Rice University: NSF grant supports ballot integrity research


Computer scientists from Rice University, Texas A&M University and the University of Alabama at Birmingham are preparing to use state-of-the-art artificial intelligence to study the robustness and security of election systems that read hand-marked paper ballots.

Rice’s Dan Wallach, Texas A&M’s Nitesh Saxena and UAB’s Chengcui Zhang were awarded a grant from the National Science Foundation to build an artificial intelligence system called Bubble Aid that can read hand-marked ballots. By training on data from millions of actual ballots, the system will use modern computer vision and machine-learning techniques to recognize hand-marked bubble targets more effectively than existing systems.

I’m very excited to collaborate on a project that brings together researchers from very different areas to look at the seemingly simple problem of scanning hand-marked paper ballots,” said Wallach, a professor of computer science and of electrical and computer engineering. “When the goal is to get exceptionally high accuracy, and perhaps even detect fraudulent ballots, our research will hopefully devise ways that we can do this better than ever before.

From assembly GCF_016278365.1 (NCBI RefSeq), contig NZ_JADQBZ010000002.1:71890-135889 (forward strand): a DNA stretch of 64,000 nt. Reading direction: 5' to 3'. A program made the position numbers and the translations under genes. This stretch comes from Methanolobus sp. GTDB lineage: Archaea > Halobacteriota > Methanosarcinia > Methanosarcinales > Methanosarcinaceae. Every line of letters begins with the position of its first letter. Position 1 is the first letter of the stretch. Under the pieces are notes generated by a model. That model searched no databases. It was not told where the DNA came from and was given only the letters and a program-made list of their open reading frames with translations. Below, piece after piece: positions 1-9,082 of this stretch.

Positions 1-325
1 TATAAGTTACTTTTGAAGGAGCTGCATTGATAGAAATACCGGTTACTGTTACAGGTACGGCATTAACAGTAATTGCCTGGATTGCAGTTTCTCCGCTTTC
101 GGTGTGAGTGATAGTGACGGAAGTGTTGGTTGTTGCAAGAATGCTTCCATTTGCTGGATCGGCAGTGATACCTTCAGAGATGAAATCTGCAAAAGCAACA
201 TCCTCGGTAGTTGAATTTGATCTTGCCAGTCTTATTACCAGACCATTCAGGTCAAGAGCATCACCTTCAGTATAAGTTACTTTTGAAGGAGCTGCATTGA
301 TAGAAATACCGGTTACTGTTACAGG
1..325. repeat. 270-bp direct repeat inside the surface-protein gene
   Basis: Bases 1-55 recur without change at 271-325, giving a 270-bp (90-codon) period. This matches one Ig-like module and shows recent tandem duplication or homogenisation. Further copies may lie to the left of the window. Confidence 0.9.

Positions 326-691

Even the most sophisticated systems used to scan and process hand-marked ballots primarily look at the average darkness across bubble targets on a sheet. As a result, traditional paper ballot scanners can miss partially filled-in marks or misclassify stray marks and scanner noise as filled-in bubbles. Existing systems are also not inherently designed to identify potentially fraudulent voting cases where a single voter has filled out multiple ballots.

Bubble Aid could improve vote tabulation efficiency and security by helping election officials focus their attention on ambiguous ballots that require the most manual attention. The research could also benefit people who use hand-marked forms in other applications, like standardized testing.

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